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Table Rock Smallmouth Spring Primer

Bill Babler

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Mean-A-Muss, Pull-A-Muss, Break-A-Muss Rod-A-Muss. Locally know as the Bronze Back, Brownie, Smally, Small Jaw, or most commonly know as the Smallmouth bass, is getting ready to start on its Spring chomping binge. Time for sushi , crayfish gumbo, and shad alamode.


This feeding frenzy results in missed work, broken lines, lost fishing fodder, and a whole bunch of fun, fun, fun.

Table Rock Lake witnesses this madness, like no other body of water in the mid-west. Starting when water temps nudge into the mid-to-upper 40's and generally lasting till late June, the Rock is truely a trophy smallmouth destination. You would be hard pressed from Michigan South, to find a better hidey-hole for trophy caliber small jaws.


During this peak period smallmouth in the 3lb to 5lb range, are the norm rather than the exception. I take very few guide trips in which we don't catch one of these bronze beauties. Targeting smallmouth during late March, April, May and early June can and is done on a daily basis by experienced local anglers and guides alike. A few years ago when someone called and asked to go small mouth fishing the answer was usually, yes we will catch some if the conditions are right, but lets target Kentucky's or Black's and let the chips fall where they will. Not now, not during the peak period, we can and do catch-em everyday.

When I was going to the School of the Ozarks in the mid-70's, we rarely caught them even in the dam area. Yes we caught a few, but nothing like today.

The lakes major range on the jaws runs from Long Creek to Big M. My best, a 6 pound monster came right across the lake from Big M boat dock on the White River Arm. Campbell Point, to the 86 bridge on the Long Creek arm is the Mecca, and that is a huge main lake area. Smallmouth love main lake flat gravel.

April 10th. -- May 10th. Is absolutely prime time. Here are a few tips to help you catch that trophy Jaw.

Let's take a victory tour, starting in March and skipping our way thru June in pursuit of these wonderful fighting fish.

Mid-March brings on longer daylight hours and water temps on the upward swing, not huge rises, mind you but increases of a degree or two during the day and somewhat stable during the night time hours. Smallmouth move from there suspended states and deep water haunts and start to cruise windy sun-splashed banks. Banks with wood or pole timber seem to warm at a faster rate and the wood is an attractant to early season smallmouth. Like most bass, Smallmouth usually prefer to feed during low light times of the day, early, and late. Not so much at this time of year. Most bass love the warmth of mid-day and it is not uncommon to do quite well on Jaws, during warming high light periods, in March and April.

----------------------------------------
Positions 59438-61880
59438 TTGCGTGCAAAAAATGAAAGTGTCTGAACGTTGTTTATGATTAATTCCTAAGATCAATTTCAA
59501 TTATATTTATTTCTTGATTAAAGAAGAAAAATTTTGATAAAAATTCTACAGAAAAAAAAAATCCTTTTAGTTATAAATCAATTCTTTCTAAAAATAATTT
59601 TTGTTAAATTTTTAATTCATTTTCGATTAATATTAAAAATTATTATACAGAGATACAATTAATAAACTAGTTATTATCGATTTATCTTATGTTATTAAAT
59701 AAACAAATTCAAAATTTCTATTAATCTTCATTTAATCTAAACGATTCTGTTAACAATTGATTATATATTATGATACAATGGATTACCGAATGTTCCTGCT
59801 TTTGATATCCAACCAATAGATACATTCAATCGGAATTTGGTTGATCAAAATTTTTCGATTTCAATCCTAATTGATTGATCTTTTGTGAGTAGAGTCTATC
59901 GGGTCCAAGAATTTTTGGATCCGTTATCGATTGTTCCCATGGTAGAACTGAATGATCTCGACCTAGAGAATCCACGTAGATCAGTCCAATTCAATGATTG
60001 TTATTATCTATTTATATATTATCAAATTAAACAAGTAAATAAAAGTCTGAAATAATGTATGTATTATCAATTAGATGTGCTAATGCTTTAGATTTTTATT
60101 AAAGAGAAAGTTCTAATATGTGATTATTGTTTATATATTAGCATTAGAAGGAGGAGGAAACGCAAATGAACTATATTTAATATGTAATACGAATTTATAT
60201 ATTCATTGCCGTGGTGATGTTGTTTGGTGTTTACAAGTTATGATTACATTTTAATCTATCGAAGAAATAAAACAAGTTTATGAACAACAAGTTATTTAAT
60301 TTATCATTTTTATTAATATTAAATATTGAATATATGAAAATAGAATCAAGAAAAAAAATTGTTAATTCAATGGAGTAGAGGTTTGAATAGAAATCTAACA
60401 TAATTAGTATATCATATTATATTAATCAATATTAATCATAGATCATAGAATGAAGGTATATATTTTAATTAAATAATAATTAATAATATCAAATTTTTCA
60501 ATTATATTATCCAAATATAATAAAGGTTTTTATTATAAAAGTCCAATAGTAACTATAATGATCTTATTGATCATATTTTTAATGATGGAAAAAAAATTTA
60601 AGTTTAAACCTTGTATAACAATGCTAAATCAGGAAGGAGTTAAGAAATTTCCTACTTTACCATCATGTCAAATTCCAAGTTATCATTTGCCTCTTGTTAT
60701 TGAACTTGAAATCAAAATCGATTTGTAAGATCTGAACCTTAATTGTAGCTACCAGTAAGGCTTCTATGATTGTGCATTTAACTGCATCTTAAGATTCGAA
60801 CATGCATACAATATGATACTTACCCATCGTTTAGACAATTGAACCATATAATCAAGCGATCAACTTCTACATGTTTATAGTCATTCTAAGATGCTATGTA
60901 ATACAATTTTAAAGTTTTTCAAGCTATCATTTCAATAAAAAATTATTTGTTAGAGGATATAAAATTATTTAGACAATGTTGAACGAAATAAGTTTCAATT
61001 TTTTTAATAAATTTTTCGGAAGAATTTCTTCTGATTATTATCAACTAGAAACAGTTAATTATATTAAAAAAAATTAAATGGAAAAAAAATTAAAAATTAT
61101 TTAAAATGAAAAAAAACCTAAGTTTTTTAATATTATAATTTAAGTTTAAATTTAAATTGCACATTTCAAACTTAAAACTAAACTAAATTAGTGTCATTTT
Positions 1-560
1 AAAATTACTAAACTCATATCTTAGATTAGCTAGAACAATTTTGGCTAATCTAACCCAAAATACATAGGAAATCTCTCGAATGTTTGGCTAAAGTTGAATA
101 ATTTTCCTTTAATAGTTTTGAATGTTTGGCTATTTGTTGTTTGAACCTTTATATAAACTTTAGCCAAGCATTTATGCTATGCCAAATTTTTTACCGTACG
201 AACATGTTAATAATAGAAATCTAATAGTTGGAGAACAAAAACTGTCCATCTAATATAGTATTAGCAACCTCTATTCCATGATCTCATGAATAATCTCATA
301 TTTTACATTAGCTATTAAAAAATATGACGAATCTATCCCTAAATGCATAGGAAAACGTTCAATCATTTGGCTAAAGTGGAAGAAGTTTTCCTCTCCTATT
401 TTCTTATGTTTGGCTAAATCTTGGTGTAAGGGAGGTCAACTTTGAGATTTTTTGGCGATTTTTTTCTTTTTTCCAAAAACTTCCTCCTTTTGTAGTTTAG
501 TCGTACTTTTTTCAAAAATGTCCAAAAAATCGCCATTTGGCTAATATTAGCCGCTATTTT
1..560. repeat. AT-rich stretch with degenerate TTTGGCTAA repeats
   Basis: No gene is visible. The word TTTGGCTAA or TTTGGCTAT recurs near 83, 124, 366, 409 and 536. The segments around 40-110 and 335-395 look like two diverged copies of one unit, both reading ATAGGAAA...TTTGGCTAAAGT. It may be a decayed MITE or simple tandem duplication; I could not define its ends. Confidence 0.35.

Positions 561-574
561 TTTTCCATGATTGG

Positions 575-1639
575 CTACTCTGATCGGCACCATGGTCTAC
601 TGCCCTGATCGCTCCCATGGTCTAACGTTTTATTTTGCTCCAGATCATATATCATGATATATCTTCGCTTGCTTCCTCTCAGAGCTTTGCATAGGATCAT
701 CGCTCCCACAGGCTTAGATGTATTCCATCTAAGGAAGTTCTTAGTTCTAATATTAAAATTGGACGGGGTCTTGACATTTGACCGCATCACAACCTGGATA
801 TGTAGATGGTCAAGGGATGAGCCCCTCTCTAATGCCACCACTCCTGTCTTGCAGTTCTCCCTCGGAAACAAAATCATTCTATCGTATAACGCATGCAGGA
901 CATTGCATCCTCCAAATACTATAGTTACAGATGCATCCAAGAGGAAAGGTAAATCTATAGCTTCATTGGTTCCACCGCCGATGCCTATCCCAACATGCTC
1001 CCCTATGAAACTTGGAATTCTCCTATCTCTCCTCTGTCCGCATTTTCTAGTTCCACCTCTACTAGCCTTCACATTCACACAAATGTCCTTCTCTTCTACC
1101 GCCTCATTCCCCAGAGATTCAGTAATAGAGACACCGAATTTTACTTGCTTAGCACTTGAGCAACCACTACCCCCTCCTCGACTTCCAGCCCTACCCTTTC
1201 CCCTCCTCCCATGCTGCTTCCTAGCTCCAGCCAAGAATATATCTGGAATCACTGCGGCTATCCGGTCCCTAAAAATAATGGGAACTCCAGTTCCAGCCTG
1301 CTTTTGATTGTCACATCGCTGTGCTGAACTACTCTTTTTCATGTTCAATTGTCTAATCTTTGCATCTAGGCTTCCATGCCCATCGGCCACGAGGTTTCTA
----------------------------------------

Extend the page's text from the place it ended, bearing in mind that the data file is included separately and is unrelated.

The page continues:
There always seems to be some small mouth shallow on the lower lake under docks and on gravel, but March is when they start to get frisky, and there country cousins from the deep start to arrive in numbers.

This is without a doubt one of my favorite times to catch these feisty fighters. It's stick bait time. X Raps, Rogue's, Pointers and Thundersticks, twitched, jerked hopped and sat motionless, will get their attention toot-sweet if presented where there lurking. Flamboyant colors in pink, chartreuse, purple, red, yellow and green, will catch the eye of smallmouth on the prowl. Short rods 5 ½ ft, to 6 ft, with sensitive tips soft mid-sections and firm butts are the ticket here. Most stick baits are fished on 8 to 12 lb. mono. If I want my bait to fall slightly, I will at times fish fluorocarbon of the same test, but most often just the mono and weight the bait with suspend dots for an even float, slight sink, or slight rise.


The preference is in the preferred way each person likes to fish the bait. I prefer a neutral to a slight sink.

Start the season on transition banks and channel swings. Most all lake maps will help you pinpoint these locations. Good transitions are bluff to chunk rock to gravel. Three different zones in a 100 to 200 yard stretch. Look for a ripple or wind on this type of a location, and pole timber is nothing but a plus. Position the boat on the outside of the timber and cast to the bank working the bait from the bank thru the transition zone to the offshore wooden structure. Be sure to pause as close to any structure as possible, let the bait sit and just twitch the head back and forth, keeping the bait as close to the tree as possible. Do not be afraid to have your boat in extreme deep water this time of year. I have had the boat in as much as 70 ft. twitching the bait thru the upper column in 50 ft. and have caught huge smallies.


Very seldom will the bite come while the bait is moving. The bite will happen as the bait sits motionless, falls or rises. It is not uncommon, early in the season, to let the bait sit for up to 20 seconds. A jerk, jerk, jerk, pause method is a very good method to work the bait. Jerk, jerk, twitch, twitch, pause, twitch, pause, twitch, BANG.

As the water starts to edge into the 50's smallmouth get a real hanker-en for crayfish and the huge amounts of calories these yummy cru stations provide for procreation. Wiggle Warts, tubes, jigs, hula-grubs, shaky-heads, and split shot rigs will get you nipped most often. The stick bait is still in vogue. Again wind is important if you can find it. Fish will begin to shallow up and fishing from bank depth to 30 ft. will keep you on target. Smallmouth during this period will start to migrate toward transitioning chunk rock and flat gravel. Cove mouths and the first 100 yards or so of big spawning pockets will hold lots of fish. Main lake flats adjacent to spawning coves are magnets, for staging feeding fish. Grub swimming, stick baits, and split shot rigs work wonders, as the fish occupy all levels of the water column and all depths in this range.